Add in great flying weather year-round and Top 10 U.S. rankings for golf, boating and fishing and you can see why more and more aviation companies are landing here. To explore the possibilities for your company, you can call Dave Gammon, director of Charlotte County’s Office of Economic Development, at 941.764.4942. Email: dave.gammon@CharlotteCountyFL.gov.
Side Note Two
Detroit Region Aerotropolis Development Corporation
The Detroit Region Aerotropolis Development Corporation is a four-community, two-county public private partnership driving corporate expansion and new investment around Detroit Metropolitan and Willow Run Airports.
Primely located between Detroit and Ann Arbor – two of the hottest cities in America – the Aerotropolis region boasts 6,000 acres of development ready land amid a world-class network of transportation infrastructure, including five rail lines, three freeways, two airports, and one American Center for Mobility.
Additionally, the Aerotropolis region is part of the Detroit Foreign Trade Zone and less than 30 miles from the Port of Detroit – a network of 29 terminals handling 17 million tons of cargo every year – and the second busiest border crossing in North America.
Since 2012, dozens of companies have invested over $1.5 billion in the region.
In the last 6 months of 2017 alone, Amazon, Penske Logistics, and Brose North America collectively announced investments of over $350 million on 1.7 million square feet of new industrial space, creating 2,300 new jobs.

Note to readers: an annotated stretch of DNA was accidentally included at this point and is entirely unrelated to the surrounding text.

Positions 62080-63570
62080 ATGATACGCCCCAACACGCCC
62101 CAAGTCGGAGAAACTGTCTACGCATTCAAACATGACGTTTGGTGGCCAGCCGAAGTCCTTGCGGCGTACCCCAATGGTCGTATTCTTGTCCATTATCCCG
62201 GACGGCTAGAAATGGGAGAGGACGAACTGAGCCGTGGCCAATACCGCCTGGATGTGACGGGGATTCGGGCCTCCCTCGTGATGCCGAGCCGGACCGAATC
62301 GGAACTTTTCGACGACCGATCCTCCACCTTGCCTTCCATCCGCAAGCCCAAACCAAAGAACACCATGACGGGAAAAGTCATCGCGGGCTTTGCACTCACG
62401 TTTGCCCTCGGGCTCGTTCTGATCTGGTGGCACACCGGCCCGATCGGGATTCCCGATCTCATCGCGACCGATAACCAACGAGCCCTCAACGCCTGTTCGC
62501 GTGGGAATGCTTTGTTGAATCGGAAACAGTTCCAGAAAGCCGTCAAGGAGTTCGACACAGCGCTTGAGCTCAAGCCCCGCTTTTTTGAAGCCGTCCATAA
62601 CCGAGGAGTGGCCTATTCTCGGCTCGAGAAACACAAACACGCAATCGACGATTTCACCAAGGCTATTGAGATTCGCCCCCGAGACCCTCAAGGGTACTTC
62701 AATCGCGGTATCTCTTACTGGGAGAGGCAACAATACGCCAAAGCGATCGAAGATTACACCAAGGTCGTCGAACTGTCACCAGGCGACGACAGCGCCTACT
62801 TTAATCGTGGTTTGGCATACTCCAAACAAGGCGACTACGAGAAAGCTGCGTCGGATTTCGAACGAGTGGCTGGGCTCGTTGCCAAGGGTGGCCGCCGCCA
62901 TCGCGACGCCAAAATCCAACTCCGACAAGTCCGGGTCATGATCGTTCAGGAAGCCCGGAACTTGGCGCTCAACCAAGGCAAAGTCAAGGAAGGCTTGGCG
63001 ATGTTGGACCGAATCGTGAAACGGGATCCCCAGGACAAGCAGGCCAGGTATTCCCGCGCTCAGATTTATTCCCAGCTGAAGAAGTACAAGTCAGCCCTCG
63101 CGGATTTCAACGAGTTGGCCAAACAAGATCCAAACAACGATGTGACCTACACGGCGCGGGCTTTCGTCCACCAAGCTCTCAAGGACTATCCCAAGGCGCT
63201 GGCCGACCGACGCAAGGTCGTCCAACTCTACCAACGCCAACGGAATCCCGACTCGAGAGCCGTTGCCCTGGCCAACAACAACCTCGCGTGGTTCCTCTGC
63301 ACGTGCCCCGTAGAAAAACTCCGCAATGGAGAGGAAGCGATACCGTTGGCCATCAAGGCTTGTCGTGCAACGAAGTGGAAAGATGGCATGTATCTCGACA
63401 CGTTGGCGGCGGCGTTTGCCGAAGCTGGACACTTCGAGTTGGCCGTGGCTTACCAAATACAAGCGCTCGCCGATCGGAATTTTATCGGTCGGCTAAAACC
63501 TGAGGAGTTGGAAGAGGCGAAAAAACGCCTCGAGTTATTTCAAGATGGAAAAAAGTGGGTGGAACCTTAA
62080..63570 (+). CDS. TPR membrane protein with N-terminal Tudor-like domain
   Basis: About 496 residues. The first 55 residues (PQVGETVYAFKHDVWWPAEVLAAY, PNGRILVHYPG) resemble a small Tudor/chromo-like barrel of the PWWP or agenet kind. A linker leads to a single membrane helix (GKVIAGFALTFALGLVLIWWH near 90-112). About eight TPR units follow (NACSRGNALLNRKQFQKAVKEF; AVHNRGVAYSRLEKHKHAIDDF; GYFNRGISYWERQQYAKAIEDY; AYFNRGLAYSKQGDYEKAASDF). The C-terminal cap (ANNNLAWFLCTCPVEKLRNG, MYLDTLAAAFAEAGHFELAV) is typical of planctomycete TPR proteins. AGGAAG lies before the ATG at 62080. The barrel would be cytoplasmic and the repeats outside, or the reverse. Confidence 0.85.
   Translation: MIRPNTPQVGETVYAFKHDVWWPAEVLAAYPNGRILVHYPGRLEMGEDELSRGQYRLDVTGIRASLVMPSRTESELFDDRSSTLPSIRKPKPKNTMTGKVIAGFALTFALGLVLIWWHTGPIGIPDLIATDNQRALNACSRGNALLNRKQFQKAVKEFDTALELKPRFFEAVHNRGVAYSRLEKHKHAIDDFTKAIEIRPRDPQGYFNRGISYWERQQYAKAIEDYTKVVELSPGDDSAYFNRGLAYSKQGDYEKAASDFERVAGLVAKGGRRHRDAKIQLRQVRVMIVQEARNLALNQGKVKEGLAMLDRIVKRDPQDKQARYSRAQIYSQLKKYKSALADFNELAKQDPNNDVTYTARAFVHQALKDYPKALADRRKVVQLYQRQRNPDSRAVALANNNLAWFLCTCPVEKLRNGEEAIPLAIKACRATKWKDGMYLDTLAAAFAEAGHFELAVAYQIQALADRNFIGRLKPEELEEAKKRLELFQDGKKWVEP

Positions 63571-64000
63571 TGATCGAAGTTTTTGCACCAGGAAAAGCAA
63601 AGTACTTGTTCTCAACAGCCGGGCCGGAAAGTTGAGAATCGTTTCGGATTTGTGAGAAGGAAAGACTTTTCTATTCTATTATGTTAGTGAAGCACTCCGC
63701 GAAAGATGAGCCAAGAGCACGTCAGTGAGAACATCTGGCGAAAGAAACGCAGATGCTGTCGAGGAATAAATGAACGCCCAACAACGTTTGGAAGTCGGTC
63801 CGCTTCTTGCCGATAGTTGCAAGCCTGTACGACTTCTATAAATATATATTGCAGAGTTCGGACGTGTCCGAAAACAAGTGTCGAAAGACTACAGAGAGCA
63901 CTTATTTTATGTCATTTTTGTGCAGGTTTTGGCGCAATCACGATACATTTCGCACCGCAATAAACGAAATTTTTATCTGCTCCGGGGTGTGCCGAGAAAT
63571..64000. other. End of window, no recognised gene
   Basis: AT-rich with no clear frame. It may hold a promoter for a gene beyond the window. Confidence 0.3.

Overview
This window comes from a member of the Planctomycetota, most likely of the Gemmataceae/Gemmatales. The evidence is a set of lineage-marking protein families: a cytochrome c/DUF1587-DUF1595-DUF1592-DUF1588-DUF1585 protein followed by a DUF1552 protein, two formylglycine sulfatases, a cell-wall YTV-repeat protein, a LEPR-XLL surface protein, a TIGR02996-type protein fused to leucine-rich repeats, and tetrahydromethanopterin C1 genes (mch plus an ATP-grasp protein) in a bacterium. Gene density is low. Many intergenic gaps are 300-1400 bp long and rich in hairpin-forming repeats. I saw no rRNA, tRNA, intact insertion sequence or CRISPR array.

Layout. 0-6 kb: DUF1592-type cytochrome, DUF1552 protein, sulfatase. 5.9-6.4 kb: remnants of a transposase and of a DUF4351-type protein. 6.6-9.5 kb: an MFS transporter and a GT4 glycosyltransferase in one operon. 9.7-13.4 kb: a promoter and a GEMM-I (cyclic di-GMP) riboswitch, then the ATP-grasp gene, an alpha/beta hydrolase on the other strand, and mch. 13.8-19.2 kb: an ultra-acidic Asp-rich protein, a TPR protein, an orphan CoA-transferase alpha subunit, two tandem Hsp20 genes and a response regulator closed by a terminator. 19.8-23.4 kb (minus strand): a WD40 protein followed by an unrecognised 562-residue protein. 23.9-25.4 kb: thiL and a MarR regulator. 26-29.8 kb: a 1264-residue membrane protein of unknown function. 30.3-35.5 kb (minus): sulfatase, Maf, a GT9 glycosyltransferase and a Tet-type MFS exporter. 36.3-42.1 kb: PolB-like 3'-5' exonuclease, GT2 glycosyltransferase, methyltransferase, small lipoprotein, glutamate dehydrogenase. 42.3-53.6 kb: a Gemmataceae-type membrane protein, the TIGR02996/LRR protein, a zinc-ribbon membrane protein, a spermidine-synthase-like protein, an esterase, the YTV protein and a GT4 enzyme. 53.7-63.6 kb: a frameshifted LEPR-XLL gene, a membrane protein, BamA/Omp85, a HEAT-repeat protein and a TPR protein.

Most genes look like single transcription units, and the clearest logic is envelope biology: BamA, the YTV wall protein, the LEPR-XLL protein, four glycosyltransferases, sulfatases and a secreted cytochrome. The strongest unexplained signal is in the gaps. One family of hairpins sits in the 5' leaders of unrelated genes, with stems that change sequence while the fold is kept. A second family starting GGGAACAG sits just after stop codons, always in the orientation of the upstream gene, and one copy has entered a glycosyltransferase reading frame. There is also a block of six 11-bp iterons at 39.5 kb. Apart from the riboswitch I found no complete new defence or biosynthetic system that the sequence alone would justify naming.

The Aerotropolis region is comprised of the cities of Romulus and Taylor, the townships of Huron and Van Buren, and both Washtenaw and Wayne Counties. Additional partners include CBRE, DTE Energy, the Michigan Economic Development Corporation, and the Wayne County Airport Authority.
All parties are committed to making investment in the region as easy and seamless as possible.
As a designated Next Michigan Development Corporation, the Detroit Region Aerotropolis is enabled to approve a suite of economic development incentives to help enable corporate investment in the region, including personal and Wayne County Airport Authority Jeff Ellis industrial property tax abatements and funding for public infrastructure projects.
Moreover, the Aerotropolis provides a suite of complimentary services to companies considering expansion, including site selection and infrastructure analysis, regional market data and demographic information, governmental relations, and private sector engagement.
For companies engaged in transportation, distribution, and logistics (TDL), advanced manufacturing, or next generation mobility technology development and deployment, the Aerotropolis region is the premier destination for greenfield expansion in Southeast Michigan.
Civilizations and the industries that serve them have long relied on the movement of people and goods to ensure strategic relevance and economic prosperity. From Silk Road to Amber Road and the Transcontinental Railroad, history is flush with examples of flourishing cities and affluent regions located along key transportation and trade routes.
Today is no different and the Aerotropolis is one such region.
Consider the Detroit Region Aerotropolis for your next expansion project. An interactive real estate database showcasing 40-plus sites between 25 and 500 acres, as well as existing facilities for sale or lease, can be viewed at www.detroitaero.org/propertis. Information on an additional 50 sites between 10 – 25 acres is available upon request.